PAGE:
Jamaica is a gastronomic playground, offering food cultures inspired by its inhabitants over the last few centuries. The island’s cuisine has been heavily influenced by the cooking traditions and practices of the Indigenous peoples, Spanish, British, and Asian settlers, and African slaves and their descendants. From roadside grills to five-star eateries, expect to taste a melting pot of flavours in Jamaica. Here are six fabulous foodie experiences for your next visit to Jamaica:
Probably the most notable Jamaican dish is jerk – a spice rub reportedly concocted by runaway slaves while hiding in the hills in the 1600s. As the story goes, the African slaves used freshly picked herbs to season pork or chicken, and then smoked the meat at a high heat under the trees to prevent detection.
Today, Jamaica has so many places to eat jerk, but many locals swear by Scotchies, a local joint that makes savoury pork and chicken smoked over pimento wood.
Jamaican Eats and Beats
On the island’s west side, Negril has a slew of spots for tasty Jamaican cuisine. For a sit-down dinner, head to the nearby Pushcart Restaurant at the legendary Rock House Hotel. This boutique resort was once a hangout for Bob Marley, The Rolling Stones, and Bob Dylan, but today, it’s popular among tourists and locals alike for the food and live music.
“If you want to explore Jamaica, you come here,” says the waiter.
On the menu is Curry Conch – a type of sea snail that’s slow roasted in West Indian curry and root vegetables – as well as hot peppa shrimp that “you’ve gotta work for.” Faced with a heaping plate, we pick off the shell and gobble up the spicy pieces of meat by the dozen.
Festival at Murphy’s
On the roadside near Rock House, there’s Murphy’s – a tiny shack that doesn’t look like an eatery at all. But venture inside for the meal of your life: huge grilled lobsters, halved and spiced, along with a finger-licking “Devil’s Chicken,” thick with a sweet and spicy sauce.
Chef Murphy also brings out a plate of “festival” – corn bread fritters used to sop up sauces. Murphy has added a special twist, making a dessert version that tastes like a hot cinnamon bun. And in case you’re wondering, locals dubbed this beloved dish “festival” because your mouth celebrates upon first bite.
“Are You Tastee or Juici?”
The culinary craze extends to Jamaica’s fast food scene. There’s a heated rivalry between the two Jamaican chain restaurants for best patty. Locals line up at lunch hour for flaky patties filled with ground beef, vegetables, chicken or cheese. It’s almost like a religion: ask any islander, and they will tell you if their loyalties lie with Tastee or Juici.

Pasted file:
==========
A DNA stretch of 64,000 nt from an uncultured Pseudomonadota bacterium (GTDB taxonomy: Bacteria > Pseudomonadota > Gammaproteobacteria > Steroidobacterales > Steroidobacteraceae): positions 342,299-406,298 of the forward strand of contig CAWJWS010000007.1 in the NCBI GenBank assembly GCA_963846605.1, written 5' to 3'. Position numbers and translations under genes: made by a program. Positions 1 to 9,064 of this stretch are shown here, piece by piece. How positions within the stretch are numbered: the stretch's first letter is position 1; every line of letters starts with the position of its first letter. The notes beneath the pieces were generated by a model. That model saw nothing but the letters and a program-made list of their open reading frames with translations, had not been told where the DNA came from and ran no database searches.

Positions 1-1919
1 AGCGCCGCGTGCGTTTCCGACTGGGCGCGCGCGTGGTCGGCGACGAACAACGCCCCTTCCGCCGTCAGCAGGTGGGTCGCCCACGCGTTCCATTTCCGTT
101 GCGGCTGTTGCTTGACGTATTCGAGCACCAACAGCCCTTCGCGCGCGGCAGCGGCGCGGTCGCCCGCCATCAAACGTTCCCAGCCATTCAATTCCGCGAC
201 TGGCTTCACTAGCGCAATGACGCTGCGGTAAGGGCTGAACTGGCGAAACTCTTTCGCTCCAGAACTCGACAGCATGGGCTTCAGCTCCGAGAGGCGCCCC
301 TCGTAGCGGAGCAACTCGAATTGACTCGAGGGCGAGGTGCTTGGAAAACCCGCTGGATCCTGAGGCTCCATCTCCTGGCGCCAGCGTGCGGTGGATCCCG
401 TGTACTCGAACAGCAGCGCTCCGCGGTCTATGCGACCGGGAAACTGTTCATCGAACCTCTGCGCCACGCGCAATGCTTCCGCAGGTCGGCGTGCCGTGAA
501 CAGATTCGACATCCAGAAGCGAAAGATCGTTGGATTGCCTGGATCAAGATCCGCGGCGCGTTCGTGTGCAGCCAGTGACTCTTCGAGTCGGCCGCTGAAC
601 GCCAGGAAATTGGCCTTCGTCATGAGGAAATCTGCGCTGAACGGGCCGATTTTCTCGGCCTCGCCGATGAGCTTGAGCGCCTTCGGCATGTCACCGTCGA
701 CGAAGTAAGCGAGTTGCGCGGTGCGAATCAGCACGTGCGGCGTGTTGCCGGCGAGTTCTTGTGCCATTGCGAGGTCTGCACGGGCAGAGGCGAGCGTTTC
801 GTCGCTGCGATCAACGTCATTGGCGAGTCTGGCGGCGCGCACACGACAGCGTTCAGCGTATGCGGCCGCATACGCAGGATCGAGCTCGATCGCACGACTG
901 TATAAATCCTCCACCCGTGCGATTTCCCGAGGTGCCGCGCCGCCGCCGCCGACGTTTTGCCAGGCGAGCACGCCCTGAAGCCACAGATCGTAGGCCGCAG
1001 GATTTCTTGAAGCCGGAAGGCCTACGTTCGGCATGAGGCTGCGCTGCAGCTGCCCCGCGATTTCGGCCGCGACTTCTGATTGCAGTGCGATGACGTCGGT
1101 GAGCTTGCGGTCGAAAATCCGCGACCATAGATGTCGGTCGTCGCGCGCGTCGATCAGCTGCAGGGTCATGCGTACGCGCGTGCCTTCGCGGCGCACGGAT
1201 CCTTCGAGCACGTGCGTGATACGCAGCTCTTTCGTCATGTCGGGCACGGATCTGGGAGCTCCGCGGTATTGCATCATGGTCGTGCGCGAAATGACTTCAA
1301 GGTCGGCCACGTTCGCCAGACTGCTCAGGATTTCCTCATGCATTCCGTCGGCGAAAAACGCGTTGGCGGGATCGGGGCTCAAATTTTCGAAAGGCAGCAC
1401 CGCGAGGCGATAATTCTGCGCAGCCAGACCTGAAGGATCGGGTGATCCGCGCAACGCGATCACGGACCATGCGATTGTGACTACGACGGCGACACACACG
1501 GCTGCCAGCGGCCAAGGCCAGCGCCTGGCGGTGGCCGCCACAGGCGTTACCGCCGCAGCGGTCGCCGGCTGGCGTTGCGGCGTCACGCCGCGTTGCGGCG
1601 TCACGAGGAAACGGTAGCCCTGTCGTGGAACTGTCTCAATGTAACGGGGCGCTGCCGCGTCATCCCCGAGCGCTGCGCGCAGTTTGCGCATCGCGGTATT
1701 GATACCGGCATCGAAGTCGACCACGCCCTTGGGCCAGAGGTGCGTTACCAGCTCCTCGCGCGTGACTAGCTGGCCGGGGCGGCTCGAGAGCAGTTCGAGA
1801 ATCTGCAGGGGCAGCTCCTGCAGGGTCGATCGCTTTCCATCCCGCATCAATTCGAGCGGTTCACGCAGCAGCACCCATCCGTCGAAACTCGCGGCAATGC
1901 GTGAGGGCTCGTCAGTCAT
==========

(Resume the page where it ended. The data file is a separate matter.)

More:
Smorgasbords and Secret Speakeasies at Sandals
Continue the feeding frenzy at the luxurious Sandals Ochi Beach Resort. This all-inclusive beachside resort boasts 16 restaurants and 13 bars, including a jerk shack, a Southern-inspired eatery, a Spanish tapas bar, Japanese teppanyaki and sushi bar, and several Caribbean inspired bistros. And some nights, the resort hosts an all-you-can eat chocolate buffet, complete with chocolate fountain.
The resort also has a hidden amenity: it houses the Caribbean’s first speakeasy, a secret club that serves fancy cocktails inspired by the 1920s Prohibition era. Inside The Rabbit Hole, there’s an amazing live jazz singer who belongs on Broadway and old-fashioned drinks made from special liquors. But you need a password to get into the bar (seriously, admission will be denied without it). Ask the concierge or your personal butler.
If you really want to immerse yourself in Jamaican cookery, take an intensive culinary class at the stunning Prospect Plantation. Overlooking the ocean and flowering gardens, Chef Abra teaches the art of mastering jerk chicken over a pimento wood fire (“Massage your meat!”).
Students also get a taste (literally) of other traditional Jamaican dishes, such as steamed callaloo (Jamaica’s spinach), shrimp in coconut sauce, banana fritters, and Festival.
No matter where you go in Jamaica, you won’t leave this island hungry!